Dr. Harry K. Ogden departed this life on March 31, 2021. He had been a resident at Morning Pointe-Powell (where he was known as "Doc") since February 2015 following the death of his beloved wife, Mary Peoples Ogden, to whom he had been married 70 years before her passing the month before.
Dr. Ogden was born in Murfreesboro, Tennessee, on December 13, 1922, the son of Harry Purple Ogden and Elsie Kay Lapsley Ogden, both of whom predeceased him. Also predeceasing him were his older daughter, Ann Lapsely Ogden Stout; his brother, Samuel Lapsley Ogden and sister, Frances Ogden Foreman.
After growing up in the Morningside community of Knoxville and a small farm in South Knoxville, Dr. Ogden was drafted into the US Army, along with most of his male classmates at the University of Tennessee in 1942. Thanks to the GI Bill, he ultimately went to medical school, first at the Medical College of Virginia in Richmond, VA, and then to the University of Tennessee College of Medicine in Memphis, where he graduated in 1949.
After internship at John Gaston Hospital in Memphis, he entered private practice for a year in Erwin, TN. Then he was drafted into the Army of Occupation in Germany during the Korean War. Following that Army stint, he returned again to engage in private practice this time with the Acuff Clinic in Lynch, Kentucky, as a coal mine town doctor, living across the street from the hospital where he was "on call" about all the time.
In 1954, he opened his own family practice in Fountain City in the "Smithwood Doctors Building" behind the Smithwood Drugstore, where he treated all people for all ailments and injuries for 20 years. This included about 2000 baby deliveries, including many African-American babies at the Knoxville General Hospital. This was the only hospital in Knoxville at the time that admitted African Americans.
In 1974, he became interested in emergency medicine and, closing his family practice, joined a few other local physicians in forming the Knoxville Emergency Physicians Group, to staff all the emergency departments of the Knoxville hospitals; he served mostly at St. Mary's over the next nearly ten years. He claimed that he sewed more stitches in the first year of that practice than he had in 20 years of family medicine in Fountain City!
Then in 1982, he started the first walk-in medical clinic in Knoxville, to provide medical care for people after hours and on weekends, when most other medical practices were closed. Later during this time, he became involved with providing care at Shannondale Healthcare Center and the InterFaith Health Clinic, both of which he later served as Medical Director for several years.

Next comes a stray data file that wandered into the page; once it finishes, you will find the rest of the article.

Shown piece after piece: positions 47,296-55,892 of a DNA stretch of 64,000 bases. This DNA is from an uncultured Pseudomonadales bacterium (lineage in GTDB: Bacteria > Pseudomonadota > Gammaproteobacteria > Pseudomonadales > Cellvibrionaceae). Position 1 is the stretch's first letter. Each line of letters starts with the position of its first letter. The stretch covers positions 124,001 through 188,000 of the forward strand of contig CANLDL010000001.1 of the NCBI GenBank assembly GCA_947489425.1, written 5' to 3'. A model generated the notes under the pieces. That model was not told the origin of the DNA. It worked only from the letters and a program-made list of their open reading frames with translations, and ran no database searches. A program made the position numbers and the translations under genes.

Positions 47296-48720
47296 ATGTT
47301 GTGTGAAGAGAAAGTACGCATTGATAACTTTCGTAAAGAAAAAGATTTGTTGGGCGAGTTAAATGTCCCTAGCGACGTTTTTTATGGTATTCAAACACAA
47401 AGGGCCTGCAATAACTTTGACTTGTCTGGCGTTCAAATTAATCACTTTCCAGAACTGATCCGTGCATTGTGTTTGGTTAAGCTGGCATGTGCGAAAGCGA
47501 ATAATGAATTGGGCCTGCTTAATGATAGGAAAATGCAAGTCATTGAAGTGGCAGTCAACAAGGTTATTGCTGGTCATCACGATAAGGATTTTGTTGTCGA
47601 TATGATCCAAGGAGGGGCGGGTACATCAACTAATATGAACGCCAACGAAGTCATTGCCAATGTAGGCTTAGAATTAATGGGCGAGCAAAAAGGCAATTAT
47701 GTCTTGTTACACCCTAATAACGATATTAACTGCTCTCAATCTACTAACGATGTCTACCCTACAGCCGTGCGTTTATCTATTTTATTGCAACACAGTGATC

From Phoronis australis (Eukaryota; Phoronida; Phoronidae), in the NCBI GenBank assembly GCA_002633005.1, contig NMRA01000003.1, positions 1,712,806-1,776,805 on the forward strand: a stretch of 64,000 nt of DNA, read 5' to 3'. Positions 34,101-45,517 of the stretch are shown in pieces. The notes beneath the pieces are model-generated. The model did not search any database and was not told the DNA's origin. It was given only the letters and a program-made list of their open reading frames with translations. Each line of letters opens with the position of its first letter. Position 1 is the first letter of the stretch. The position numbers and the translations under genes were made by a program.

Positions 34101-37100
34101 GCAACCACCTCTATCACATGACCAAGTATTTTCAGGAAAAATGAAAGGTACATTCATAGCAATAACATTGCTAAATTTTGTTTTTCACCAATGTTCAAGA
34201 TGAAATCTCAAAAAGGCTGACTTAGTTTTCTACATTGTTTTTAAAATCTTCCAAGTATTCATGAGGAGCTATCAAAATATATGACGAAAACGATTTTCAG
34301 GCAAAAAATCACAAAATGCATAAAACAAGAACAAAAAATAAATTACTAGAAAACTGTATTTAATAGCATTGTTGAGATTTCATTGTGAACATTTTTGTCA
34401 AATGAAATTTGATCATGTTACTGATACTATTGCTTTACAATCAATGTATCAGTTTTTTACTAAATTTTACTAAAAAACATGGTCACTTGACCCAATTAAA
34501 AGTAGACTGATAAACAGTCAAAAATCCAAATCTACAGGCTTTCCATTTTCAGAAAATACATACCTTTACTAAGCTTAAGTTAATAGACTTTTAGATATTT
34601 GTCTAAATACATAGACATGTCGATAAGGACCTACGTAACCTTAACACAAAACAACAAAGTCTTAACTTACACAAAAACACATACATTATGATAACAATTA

With failing eyesight and hearing, he ultimately retired from medical practice. He engaged in many activities after that which he had pursued even while actively practicing his profession and raising a family. These included hiking in the Smoky Mountains, cultivating a sometimes-large backyard vegetable garden, spending time with his wife and family at their lake house on Douglas Lake, and watching or cheering on the Smokies baseball team, both in Knoxville and Sevierville. He always enjoyed family dinners, holidays, and get-togethers.
In more recent years, he enjoyed and participated in as many activities as he could at Morning Pointe-Powell, including daily exercise and devotions. He enjoyed his mealtimes with table mates and the staff at Morning Pointe immensely albeit on a more limited basis during COVID restrictions; he was just getting back out and into the Morning Pointe activities routine when God called him home.
Surviving are his sons, Harry (Amy) and James; daughter, Mary Beth Obetz (David); grandchildren, Emily, Sarah, Stephen, Peter and David; great grandchildren, Ruth, Mary, Gabriel, Grace, Sam, Judy, Greyson, Brendan and Kirsten.
A Call at Convenience will be held between 10:00am-4:00pm at Gentry Griffey Funeral Chapel on Monday, April 5, 2021. A memorial service will be held at 2:30pm Tuesday, April 6, 2021 at First Presbyterian Church.
There will be a private family graveside service at Greenwood Cemetery and a memorial Service of Witness to the Resurrection at First Presbyterian Church, where he had served as an elder since 1960. In lieu of flowers, memorials may be made to First Presbyterian Church or the Interfaith Health Clinic.
Gentry Griffey Funeral Chapel is honored to serve the Ogden family and invites you to view and sign the online register.
To send flowers to the family or plant a tree in memory of Dr. Harry K. Ogden, please visit our floral store.